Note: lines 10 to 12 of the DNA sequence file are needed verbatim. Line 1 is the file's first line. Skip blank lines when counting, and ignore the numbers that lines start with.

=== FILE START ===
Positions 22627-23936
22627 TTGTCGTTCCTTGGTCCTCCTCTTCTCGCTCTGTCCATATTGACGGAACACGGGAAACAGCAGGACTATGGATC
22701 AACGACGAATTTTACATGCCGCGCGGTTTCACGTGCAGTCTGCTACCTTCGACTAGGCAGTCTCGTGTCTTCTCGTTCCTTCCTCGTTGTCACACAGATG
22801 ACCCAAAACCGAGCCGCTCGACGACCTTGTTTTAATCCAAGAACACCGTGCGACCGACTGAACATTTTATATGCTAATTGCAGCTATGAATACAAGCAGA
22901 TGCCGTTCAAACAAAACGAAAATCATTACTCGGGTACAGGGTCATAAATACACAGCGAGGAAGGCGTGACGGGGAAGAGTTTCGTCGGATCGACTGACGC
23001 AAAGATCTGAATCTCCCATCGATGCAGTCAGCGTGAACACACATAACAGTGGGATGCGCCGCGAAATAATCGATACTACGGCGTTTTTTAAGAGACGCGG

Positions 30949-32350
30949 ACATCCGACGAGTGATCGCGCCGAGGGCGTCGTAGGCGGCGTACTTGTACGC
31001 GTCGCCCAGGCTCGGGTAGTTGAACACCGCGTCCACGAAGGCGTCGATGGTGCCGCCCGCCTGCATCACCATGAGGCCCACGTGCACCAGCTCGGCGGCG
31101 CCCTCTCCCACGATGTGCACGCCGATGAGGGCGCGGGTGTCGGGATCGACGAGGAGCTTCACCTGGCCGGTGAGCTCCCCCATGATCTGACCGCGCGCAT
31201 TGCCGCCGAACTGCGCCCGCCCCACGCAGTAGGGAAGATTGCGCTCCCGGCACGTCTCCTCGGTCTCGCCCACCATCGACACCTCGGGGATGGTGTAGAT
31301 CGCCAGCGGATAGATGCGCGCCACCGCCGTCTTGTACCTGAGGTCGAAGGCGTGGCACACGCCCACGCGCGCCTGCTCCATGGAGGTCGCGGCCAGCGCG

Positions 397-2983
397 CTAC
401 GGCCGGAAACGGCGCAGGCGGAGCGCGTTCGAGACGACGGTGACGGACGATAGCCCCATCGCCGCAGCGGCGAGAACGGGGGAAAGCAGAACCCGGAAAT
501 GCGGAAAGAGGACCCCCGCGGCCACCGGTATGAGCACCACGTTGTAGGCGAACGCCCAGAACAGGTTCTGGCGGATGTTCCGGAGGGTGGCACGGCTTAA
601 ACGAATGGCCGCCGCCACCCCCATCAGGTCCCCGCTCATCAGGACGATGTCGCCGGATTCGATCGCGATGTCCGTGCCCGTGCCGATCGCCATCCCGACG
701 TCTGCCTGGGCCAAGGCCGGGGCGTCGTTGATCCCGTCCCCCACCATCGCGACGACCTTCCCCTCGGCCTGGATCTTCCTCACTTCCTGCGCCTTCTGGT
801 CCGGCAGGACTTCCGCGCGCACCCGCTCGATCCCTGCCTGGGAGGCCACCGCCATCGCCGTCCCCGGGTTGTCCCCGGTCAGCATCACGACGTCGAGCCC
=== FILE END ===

31101 CCCTCTCCCACGATGTGCACGCCGATGAGGGCGCGGGTGTCGGGATCGACGAGGAGCTTCACCTGGCCGGTGAGCTCCCCCATGATCTGACCGCGCGCAT
31201 TGCCGCCGAACTGCGCCCGCCCCACGCAGTAGGGAAGATTGCGCTCCCGGCACGTCTCCTCGGTCTCGCCCACCATCGACACCTCGGGGATGGTGTAGAT
31301 CGCCAGCGGATAGATGCGCGCCACCGCCGTCTTGTACCTGAGGTCGAAGGCGTGGCACACGCCCACGCGCGCCTGCTCCATGGAGGTCGCGGCCAGCGCG